"When Jurassic Park came out a lot of people who do practical FX were worried," Gillis said, explaining the historical context for our current special effects era, where even practical effects masters like Phil Tippett (Star Wars Original Trilogy, Robocop) are learning the CGI ropes (Tippet became a master of both forms, spearheading the digital effects for 1997's Starship Troopers, which hold up to this day). "We looked at it and saw that the digital tools are powerful and broad-reaching, but we decided we're going to stay specialist."

It was a gambit that paid off. "We have a found a way not just to survive but thrive," Gillis said. "A lot of directors are coming back to practical work."

Not only are practical effects in vogue, but directors frequently come to Woodruff and Gillis' Amalgamated Dynamics Inc. for design work, enabling them to see their creatures in real-space before committing to digital versions, including the upcoming Godzilla: King of the Monsters director Michael Dougherty, who enlisted Woodruff and Gillis to create maquette versions of the giant monsters in the movie.

"We'll do clay sculptures," Gillis said. "Directors love clay."

Often, Woodruff and Gillis are tasked with designing creatures that enable a director to fulfill the most complete possible version of his or her vision, building models and maquettes for them to pitch to studios, or as real-world, tactile forms difficult to envision on the page or in the computer alone.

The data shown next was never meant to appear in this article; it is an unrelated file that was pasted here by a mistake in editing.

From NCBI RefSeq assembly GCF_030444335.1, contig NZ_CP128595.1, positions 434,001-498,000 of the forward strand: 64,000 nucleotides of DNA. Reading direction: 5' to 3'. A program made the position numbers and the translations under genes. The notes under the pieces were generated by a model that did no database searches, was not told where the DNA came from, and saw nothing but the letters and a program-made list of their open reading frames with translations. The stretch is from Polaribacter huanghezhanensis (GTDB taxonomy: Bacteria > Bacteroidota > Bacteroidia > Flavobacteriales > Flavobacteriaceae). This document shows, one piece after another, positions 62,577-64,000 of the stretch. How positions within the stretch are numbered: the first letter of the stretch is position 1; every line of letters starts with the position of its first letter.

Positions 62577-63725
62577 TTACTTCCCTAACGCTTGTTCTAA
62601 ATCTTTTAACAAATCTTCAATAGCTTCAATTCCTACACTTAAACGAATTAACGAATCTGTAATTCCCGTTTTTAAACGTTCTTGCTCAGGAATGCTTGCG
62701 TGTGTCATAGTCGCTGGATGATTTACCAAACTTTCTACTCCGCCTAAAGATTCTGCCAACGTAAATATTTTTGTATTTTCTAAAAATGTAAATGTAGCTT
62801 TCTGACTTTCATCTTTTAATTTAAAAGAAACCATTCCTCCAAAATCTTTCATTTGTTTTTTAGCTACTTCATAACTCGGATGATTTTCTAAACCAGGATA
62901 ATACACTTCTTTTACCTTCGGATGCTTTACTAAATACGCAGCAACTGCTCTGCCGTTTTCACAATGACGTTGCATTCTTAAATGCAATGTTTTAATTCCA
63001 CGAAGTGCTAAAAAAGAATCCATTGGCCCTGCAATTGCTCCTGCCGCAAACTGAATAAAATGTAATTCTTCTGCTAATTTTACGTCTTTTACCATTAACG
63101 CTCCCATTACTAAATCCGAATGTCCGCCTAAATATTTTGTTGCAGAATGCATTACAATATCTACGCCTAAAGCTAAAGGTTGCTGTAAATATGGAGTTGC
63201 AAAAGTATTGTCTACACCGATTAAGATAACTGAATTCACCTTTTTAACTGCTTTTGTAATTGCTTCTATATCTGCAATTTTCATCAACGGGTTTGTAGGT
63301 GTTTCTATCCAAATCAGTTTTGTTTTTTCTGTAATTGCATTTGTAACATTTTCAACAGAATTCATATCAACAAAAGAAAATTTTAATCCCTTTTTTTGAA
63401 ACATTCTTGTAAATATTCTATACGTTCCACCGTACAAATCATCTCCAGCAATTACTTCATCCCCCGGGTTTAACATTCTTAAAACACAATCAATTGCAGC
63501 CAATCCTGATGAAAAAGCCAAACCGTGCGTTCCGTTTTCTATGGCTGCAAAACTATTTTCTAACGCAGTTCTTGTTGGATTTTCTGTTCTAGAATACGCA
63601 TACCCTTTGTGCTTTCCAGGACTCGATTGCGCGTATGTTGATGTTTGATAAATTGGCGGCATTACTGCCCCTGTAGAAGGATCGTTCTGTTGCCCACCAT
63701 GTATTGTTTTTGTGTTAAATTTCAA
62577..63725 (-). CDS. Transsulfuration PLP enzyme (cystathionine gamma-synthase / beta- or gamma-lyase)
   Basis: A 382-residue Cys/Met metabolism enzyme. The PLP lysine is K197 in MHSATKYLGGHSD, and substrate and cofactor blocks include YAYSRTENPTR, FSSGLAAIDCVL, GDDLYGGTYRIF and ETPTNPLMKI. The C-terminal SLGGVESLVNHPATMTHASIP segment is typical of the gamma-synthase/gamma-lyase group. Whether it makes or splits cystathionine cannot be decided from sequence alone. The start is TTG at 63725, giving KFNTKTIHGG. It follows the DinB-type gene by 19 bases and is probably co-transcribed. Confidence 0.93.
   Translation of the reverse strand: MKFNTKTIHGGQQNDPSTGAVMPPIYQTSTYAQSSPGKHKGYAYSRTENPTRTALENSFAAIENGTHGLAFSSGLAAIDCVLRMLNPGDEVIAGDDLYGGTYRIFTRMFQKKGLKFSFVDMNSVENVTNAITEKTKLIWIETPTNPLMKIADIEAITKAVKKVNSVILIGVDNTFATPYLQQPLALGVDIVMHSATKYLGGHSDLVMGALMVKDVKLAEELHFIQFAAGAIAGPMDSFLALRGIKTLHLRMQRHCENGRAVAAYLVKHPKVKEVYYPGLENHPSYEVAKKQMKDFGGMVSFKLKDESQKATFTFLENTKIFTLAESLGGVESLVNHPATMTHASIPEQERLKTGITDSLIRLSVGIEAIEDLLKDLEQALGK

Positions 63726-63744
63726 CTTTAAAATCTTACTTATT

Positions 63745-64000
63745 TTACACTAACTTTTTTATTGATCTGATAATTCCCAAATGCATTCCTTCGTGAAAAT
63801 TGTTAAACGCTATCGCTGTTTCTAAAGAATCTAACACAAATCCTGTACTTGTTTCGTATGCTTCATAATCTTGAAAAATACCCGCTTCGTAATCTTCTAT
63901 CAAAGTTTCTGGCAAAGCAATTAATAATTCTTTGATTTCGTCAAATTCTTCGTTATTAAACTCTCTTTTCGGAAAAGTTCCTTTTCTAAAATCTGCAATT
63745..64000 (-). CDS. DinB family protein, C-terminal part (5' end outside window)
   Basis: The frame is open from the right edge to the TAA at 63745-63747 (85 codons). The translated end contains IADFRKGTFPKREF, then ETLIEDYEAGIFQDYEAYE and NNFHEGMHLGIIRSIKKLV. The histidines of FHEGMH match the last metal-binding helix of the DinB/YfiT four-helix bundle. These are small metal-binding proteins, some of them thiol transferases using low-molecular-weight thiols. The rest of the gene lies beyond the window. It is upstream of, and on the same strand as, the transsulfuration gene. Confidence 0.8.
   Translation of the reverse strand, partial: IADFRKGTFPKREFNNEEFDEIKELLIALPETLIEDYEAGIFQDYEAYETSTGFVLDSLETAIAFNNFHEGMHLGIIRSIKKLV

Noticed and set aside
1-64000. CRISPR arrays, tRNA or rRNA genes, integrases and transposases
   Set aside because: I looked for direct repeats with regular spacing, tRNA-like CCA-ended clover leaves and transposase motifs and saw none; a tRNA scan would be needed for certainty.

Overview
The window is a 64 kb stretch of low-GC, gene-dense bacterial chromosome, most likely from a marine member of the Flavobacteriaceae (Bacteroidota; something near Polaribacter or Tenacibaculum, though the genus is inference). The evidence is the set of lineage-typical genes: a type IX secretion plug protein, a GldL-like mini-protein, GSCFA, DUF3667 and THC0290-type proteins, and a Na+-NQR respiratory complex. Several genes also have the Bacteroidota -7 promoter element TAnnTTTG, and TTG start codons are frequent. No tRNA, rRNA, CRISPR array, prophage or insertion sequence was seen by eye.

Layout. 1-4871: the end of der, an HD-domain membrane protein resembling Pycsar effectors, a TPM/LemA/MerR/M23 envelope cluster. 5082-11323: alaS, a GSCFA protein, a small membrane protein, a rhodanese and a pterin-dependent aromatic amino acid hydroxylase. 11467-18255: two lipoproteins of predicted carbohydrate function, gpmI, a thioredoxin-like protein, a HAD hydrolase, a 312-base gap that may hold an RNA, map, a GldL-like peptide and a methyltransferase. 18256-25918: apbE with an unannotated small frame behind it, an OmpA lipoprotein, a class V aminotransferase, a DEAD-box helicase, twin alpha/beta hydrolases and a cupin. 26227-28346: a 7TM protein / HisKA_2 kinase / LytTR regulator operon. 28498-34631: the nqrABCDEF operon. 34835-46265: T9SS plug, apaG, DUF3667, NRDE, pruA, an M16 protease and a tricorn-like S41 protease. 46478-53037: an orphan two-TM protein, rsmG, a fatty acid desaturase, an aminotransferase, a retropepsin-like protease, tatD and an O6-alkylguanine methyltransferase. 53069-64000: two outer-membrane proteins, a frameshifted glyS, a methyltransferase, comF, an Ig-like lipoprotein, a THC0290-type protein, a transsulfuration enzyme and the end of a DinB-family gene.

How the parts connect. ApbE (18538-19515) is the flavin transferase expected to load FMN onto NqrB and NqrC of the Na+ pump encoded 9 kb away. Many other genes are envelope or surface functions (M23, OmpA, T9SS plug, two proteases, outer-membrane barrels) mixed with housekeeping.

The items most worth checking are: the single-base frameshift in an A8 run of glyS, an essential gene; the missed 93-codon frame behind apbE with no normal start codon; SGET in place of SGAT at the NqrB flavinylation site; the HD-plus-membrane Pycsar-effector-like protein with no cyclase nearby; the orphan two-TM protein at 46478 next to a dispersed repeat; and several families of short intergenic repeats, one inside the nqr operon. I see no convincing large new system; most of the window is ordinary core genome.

Here's how Woodruff and Gillis created a new predator for Alien vs. Predator: Requiem:

Of course, this means a lot of painstaking work never makes it to screen. It's not wise to be precious in their field, where design after iterative design can be wiped away with a single studio note (much of their work that doesn't make it to screen can be seen on their YouTube channel, studioADI).

Woodruff and Gillis did work on The Predator that never appears on-screen, as they have on countless other movies (most famously, they designed all-practical effects for a reboot/prequel to The Thing, which was replaced with full CGI at the last minute), but their unseen creations still contribute to the movie's alien mythology.

The Predator opens on a skirmish in space, with one predator ship firing upon another. We get a loose sense of various factions at play; internecine conflicts on the predator homeworld, between different factions and castes. "Shane Black had this idea to have a civil war going on in the predator world," Gillis said. "Among the various parties, we originally had a science faction. Somebody's got to build these spaceships, they're not all wearing loincloths!"

Woodruff and Gillis, who've found their niche in a new era, continue to be optimistic about the balance of CGI and practical effects, with The Predator as a perfect example of the hybrid possibilities, with both its practical predator suit and the fully CGI, 11-foot-tall predator tracker that appears in the film's second half.

"A lot of fans fall into this camp of #WeHateCGI," Gillis says. "But we don't fall into that category, we like the mixed bag, because any technique is a tool for storytelling. If you're building a house why would you not use a hammer?"

The Predator is out in theaters now.